AlienVault Setup 1: VMWare Esxi 5.1


We decided to get an old server we had lying around the office and turn it into our AV (AlienVault) machine using a trial license (30-day full spec).

We faced several issues, which I will put it down in this article and a few others to guide others in installing AV product in their network.

1) Installing VMWare Vsphere 6.0

AlienVault is actually quite easy to install. Getting VMWare ESXi or VSphere running in an old machine was a different story. So before we even get AV up and running, we had to coax our machine to run VM. The first issue was that there was no CD drive. This wasn’t so difficult, you have basically two choices:

a) Boot with a CD, with a VMWare ISO image

b) Boot from USB, if your BIOS supports it.

As it turns out, our BIOS was able to support USB boot. So we used the extremely useful Rufus ( tool to burn the ISO image we downloaded from at  VMWare

We set up the BIOS to boot from USB and immediately got into the installation portion for VM. So far so good.

2) Unsupported network adapter

Immediately we got hit with an unsupported network adapter and basicall VMWare refused to go on. At this point we have 3 options:

a) Hack the image and inject the drivers of our network adapter in (I believe it was Realtek 8168 GB Ethernet)

b) Purchase and set up an adapter that is in the compatibility list at

c) Downgrade VMWare 6 to 5.1 or below

Fortunately we had an older version of VMWare a few years back in our network drive and we chose to take the path of C), since Realtek was supported by VMWare then. Why they removed the support, I have no idea.

We re-did the image to 5.1 and rebooted to USB – this time, we got through without any issue, and VMWare ESXi was installed!

d) Deploying AlienVault 

Once you had your VM server up, you just download the client and deploy the AV OVF using File -> Deploy OVF Template. Of course, you obviously have to download the Trial AV first. Head over to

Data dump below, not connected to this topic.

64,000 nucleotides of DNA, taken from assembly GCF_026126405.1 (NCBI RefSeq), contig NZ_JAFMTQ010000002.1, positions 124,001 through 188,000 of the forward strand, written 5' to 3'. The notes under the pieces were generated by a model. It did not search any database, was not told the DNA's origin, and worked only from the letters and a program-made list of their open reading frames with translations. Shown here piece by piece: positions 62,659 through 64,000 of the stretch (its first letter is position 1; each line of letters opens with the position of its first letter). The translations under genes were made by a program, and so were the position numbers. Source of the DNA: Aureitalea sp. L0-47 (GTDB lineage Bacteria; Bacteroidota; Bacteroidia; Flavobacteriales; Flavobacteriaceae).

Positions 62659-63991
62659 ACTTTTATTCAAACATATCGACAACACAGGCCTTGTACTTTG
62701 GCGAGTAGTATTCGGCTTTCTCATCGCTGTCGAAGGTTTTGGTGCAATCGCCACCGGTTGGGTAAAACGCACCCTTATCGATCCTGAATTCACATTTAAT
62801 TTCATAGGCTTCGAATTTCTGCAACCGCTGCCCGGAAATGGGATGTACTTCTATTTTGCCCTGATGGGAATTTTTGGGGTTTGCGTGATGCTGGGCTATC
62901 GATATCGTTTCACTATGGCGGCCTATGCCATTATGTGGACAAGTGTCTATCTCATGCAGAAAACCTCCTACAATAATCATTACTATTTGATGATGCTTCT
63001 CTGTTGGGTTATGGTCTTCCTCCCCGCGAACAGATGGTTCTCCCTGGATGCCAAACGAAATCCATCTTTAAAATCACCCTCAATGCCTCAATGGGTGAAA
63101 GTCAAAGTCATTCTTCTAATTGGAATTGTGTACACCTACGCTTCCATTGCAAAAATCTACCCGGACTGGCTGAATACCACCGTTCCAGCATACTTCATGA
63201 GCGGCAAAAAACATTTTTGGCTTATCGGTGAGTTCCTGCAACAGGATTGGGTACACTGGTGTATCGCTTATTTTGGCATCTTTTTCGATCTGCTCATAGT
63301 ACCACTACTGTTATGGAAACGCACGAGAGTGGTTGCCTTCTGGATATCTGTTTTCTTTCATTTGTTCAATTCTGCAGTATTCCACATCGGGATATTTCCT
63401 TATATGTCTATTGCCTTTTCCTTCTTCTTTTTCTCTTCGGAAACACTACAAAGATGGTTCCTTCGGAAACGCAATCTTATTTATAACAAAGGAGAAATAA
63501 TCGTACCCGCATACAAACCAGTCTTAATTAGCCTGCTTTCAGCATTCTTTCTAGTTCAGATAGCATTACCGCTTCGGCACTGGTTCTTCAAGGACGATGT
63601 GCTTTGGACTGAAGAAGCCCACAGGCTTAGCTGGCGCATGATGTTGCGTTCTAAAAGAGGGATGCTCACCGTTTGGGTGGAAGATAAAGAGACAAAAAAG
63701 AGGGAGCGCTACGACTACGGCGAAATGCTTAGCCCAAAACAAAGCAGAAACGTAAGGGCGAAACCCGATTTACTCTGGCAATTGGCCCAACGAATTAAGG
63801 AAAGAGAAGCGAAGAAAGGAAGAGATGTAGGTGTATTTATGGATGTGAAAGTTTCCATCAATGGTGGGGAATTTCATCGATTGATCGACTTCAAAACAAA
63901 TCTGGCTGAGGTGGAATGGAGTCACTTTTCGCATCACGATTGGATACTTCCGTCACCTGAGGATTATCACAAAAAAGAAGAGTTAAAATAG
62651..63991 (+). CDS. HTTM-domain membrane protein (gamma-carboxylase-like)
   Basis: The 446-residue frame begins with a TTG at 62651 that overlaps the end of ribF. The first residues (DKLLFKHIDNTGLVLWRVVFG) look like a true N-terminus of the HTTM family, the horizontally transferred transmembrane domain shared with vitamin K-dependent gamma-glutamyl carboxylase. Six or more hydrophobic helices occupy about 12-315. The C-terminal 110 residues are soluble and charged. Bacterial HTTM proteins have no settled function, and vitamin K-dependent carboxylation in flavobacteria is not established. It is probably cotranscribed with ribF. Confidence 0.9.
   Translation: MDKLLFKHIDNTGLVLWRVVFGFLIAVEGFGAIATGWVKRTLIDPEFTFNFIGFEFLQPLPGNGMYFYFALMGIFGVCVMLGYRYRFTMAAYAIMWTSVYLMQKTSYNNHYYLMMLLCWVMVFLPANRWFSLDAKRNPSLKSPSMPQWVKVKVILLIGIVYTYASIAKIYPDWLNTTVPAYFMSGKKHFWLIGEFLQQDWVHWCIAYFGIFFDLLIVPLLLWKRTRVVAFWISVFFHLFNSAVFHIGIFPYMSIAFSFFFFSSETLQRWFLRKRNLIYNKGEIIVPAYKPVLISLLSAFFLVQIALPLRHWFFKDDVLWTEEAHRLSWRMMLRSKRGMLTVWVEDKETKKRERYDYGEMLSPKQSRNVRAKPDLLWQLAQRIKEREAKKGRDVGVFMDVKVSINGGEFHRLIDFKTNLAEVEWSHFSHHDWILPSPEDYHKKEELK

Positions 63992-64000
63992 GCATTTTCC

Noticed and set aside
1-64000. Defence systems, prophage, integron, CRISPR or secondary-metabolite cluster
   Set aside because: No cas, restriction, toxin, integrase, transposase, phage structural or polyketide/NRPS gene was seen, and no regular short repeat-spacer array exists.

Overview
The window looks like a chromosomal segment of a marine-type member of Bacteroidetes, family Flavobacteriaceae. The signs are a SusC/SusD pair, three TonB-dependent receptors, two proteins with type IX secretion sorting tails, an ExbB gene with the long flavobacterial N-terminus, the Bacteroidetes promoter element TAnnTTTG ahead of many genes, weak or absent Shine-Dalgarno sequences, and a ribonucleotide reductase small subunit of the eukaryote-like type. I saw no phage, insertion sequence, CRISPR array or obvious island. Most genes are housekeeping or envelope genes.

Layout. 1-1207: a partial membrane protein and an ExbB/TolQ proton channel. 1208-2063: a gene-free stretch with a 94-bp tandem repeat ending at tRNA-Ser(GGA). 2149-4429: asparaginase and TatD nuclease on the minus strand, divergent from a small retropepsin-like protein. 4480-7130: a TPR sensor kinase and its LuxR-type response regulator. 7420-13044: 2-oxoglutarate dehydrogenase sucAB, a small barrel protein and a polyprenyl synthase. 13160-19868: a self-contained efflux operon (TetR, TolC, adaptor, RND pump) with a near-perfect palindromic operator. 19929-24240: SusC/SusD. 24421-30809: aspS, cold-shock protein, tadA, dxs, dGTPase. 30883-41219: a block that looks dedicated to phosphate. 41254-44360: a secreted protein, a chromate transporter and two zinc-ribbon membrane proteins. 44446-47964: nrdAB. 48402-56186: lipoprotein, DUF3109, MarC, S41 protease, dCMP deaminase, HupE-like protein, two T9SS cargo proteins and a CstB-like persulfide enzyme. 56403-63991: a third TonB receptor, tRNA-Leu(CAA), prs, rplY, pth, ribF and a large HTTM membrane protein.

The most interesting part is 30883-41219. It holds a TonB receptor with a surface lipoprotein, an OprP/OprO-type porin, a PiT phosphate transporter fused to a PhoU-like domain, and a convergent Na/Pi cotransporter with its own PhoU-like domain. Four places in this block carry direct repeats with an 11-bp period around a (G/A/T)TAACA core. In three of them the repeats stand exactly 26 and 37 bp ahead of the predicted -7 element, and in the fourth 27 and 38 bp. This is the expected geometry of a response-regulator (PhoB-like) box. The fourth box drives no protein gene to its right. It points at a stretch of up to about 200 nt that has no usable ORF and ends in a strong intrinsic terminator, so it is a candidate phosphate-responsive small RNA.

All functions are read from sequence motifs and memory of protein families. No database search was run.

Just use default settings BUT choose ‘Thin Provisioning’ as disk format to avoid having to pre-allocate the full amount of disk space. This will allocate a minimal footprint for your image and grow as you store logs.

e) Power On — Not.

We still had some minor issues, such as the error stating that the virtual CPU configured were more than the physical – in this case, it was simply right clicking the VM – Edit Settings -> CPUs and lowering the number of CPUs from 8 to 4. You might not face this, but remember we are using a low spec system.

f) Power On — NOT again.

This time it powers up but when we try to get into AV console, we get blanked. Check the event logs. It stated:

“The CPU has been disabled by the guest operating system. You will need to power off or reset the virtual machine at this point.”

We were a little stumped at this point and googling didn’t really revealed much. More information over at

But again, that was still not so helpful.

I chanced upon a similar issue where I recall in the earlier VM installation that VMware was complaining about this system not being able to support Hardware Virtualisation and that to ensure this was enabled in BIOS. Tinkering around the BIOS, found the setting for Intel Technology Virtualisation to be ‘disabled’.

Enabled it and it worked like a charm.

Alien Vault is finally up and ready to go! Next article, we will look into the basic functions of Alien Vault.

P/s – make sure you have a different IP setting on the AV VM image and the actual host itself. Since VMware also has a WebUI, you won’t be able to access AV if you put the same IP address.

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